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Nigeria’s Revamped Economy Poses Big Growth, Big Concerns for Investors

Nigeria recently rebased its economy for the first time since 1990. The change nearly doubled its GDP, according to the country’s National Bureau of Statistics, catapulting Nigeria into the top spot among African economies and beating out South Africa.

The country, which is also the continent’s largest oil producer and most populated state, may now occupy a higher-profile position among world economies, but on the ground little has changed. Some investors already know that. While the economy is growing—indeed, according to an Ernst & Young report, “for many of us already doing business on the [African] continent [Nigeria] is an exciting, dynamic, high octane growth market”—the fact remains that “for some others, often on the outside looking in, it seems chaotic, unstable, and uncertain.”

No one is richer for the rebasing, nor has the new calculation done anything to alleviate high poverty or unemployment rates. And the same hazards await potential investors. But numerous sectors present plenty of opportunities that create, “one of the most attractive developing market investment destinations in the world in coming years” in a country that has already become one of “the 10 countries with the highest growth rates in Africa,” according to E&Y.

Some of those sectors are the very ones that were not included in Nigeria’s economic calculations under the previous GDP, meaning that the rebasing reflects a more accurate picture of the current state of the Nigerian economy. Telecommunications, e-commerce and entertainment have reduced the country’s reliance on oil and gas as a source of revenue, though the latter sector still brings in the most income to the government, and the most foreign direct investment. While the old GDP calculated that oil and gas made up 32% of Nigerian government revenue, the new has cut that back to only 14%—still substantial, but indicating a much-needed move away from so much dependency on a single sector.

Nollywood, the country’s movie industry, now accounts for 1.4% of GDP all by itself. In fact, nobody’s bigger globally than Nollywood except Bollywood—not just movies, but TV and music production have helped this sector to mushroom—and Hollywood has been left far behind. According to the most recent data from Unesco, which is from 2006, Bollywood’s major film releases totaled 1,091; Nollywood came in second at 872, and Hollywood lagged the pack at 485.

The country’s position on the world economic stage would itself be a worthy thriller topic, albeit a thriller that still needs a happy ending. Nigeria, which was playing host to the World Economic Forum the first week in May, has also gotten headlines for bombings at its capital city Abuja; the kidnaping of more than 200 schoolgirls by the radical group Boko Haram; warnings by the U.S. State Department of planned terror attacks against two Sheraton hotels in Lagos; and the kidnaping of three Dutch nationals in the oil-rich Niger Delta.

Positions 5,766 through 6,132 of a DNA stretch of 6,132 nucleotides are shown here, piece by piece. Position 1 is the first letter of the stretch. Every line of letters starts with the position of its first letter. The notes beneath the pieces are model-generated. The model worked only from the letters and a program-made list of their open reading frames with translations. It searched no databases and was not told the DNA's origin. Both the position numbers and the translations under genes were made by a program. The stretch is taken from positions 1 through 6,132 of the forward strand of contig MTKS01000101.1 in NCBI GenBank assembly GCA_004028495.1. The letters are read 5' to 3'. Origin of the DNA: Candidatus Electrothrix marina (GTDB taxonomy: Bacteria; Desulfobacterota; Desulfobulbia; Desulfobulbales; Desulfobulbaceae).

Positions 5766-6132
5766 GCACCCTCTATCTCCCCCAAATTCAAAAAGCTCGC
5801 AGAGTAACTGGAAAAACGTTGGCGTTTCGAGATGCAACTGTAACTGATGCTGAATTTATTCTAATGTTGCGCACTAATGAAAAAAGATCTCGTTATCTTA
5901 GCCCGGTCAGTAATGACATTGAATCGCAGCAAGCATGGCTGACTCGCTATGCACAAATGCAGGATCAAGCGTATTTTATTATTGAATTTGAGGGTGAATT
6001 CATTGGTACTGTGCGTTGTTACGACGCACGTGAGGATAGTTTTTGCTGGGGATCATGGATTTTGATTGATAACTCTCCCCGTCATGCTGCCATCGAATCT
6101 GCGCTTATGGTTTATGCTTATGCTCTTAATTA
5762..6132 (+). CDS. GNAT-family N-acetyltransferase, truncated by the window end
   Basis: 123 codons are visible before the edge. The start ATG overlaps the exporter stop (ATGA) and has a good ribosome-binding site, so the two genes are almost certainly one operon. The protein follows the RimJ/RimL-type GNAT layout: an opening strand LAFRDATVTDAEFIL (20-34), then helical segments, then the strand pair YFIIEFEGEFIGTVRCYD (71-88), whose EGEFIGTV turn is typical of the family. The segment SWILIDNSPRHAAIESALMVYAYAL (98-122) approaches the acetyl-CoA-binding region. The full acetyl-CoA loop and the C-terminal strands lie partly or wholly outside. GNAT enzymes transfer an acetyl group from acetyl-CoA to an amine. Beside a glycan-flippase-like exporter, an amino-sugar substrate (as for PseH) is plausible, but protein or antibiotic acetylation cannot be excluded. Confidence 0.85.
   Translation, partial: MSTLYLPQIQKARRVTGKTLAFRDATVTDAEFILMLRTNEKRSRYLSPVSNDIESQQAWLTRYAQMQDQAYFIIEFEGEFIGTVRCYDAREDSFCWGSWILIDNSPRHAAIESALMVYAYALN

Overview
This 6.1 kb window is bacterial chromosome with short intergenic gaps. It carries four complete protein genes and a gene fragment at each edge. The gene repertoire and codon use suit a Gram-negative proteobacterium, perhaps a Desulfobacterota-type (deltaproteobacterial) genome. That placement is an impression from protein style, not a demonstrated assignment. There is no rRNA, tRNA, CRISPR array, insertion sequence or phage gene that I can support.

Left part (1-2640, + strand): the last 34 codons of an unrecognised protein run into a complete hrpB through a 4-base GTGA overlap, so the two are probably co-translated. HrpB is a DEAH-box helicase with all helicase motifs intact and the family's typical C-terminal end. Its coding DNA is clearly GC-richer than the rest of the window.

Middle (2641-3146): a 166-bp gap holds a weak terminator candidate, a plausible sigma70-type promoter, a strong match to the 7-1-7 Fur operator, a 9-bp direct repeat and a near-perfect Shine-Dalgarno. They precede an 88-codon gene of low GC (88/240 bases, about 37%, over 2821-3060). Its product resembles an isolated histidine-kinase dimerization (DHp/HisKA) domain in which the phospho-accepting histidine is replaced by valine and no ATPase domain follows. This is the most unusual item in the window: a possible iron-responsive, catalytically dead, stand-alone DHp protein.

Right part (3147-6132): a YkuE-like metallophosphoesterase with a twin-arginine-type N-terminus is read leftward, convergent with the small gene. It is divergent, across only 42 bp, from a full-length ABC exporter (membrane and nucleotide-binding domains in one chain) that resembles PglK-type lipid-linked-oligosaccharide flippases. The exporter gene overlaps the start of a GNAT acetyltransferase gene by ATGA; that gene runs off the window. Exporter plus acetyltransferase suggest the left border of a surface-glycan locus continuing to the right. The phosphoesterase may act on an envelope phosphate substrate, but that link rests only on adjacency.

Some scheduled attendees of the WEF canceled plans to attend over safety concerns, and there is increasing social unrest—both from Boko Haram, whose goal is to revive a medieval Islamist caliphate in the north of the country, and from citizens demonstrating against a government that has thus far proved ineffective at protecting its citizenry.

Into this mix stir the fallout stemming from the suspension of Lamido Sanusi, governor of Nigeria’s central bank. Sanusi, who had won respect globally for his efforts to weed out corruption, had released a report earlier in the year that said he had uncovered a $20 billion shortfall in the income reported by the Nigeria National Petroleum Corporation (NNPC) that stemmed from graft and corruption. The response of President Goodluck Jonathan was to suspend Sanusi, accuse him of “acts of financial recklessness” and revoke his travel rights—not a move designed to instill confidence in the Nigerian government among business leaders. Sanusi is fighting the charges.

Still, there is no doubt that there’s plenty of opportunity for growth in the country. According to the IMF, Nigeria’s GDP growth is expected to hit 7.1% this year, up from 6.3% in 2013.

The services sector, which 20 years ago amounted to less than 30% of GDP, has grown to around 50%. In Nigeria’s power sector alone, which woefully underserves the population—presenting an opportunity as well as a drawback—14 power companies were sold to new owners that included Siemens AG and Korea Electric Power Corp. Eight new Hilton hotels are planned, despite concerns over traveler security. Proctor & Gamble has opened its second manufacturing plant in the country, and businesses from fast food—Johnny Rockets International, Cold Stone Creamery, Domino’s and KFC, among others—to clothing are expanding.

E&Y’s Africa by numbers: a focus on Nigeria report, issued for the May World Economic Forum on Africa, points out that while the U.S. is one of the top investors in the country, the bias does remain toward oil and gas, with 52% of foreign direct investment going to the resources sector over the last five years. South African, Indian and British investors, on the other hand, are moving more heavily into sectors ranging from telecommunications to consumer goods and automotive.

“There has been particularly strong growth in investment into telecommunications, with the sector attracting 23.9% of FDI projects between 2007 and 2013. Growth in investment into other service sectors like financial services, consumer products, tourism and business services, further highlights the growing opportunities emerging in these sectors,” according to the report. Real estate and construction have drawn outside money as well, along with chemicals and e-commerce, indicating that investors could find opportunity in a multitude of avenues.

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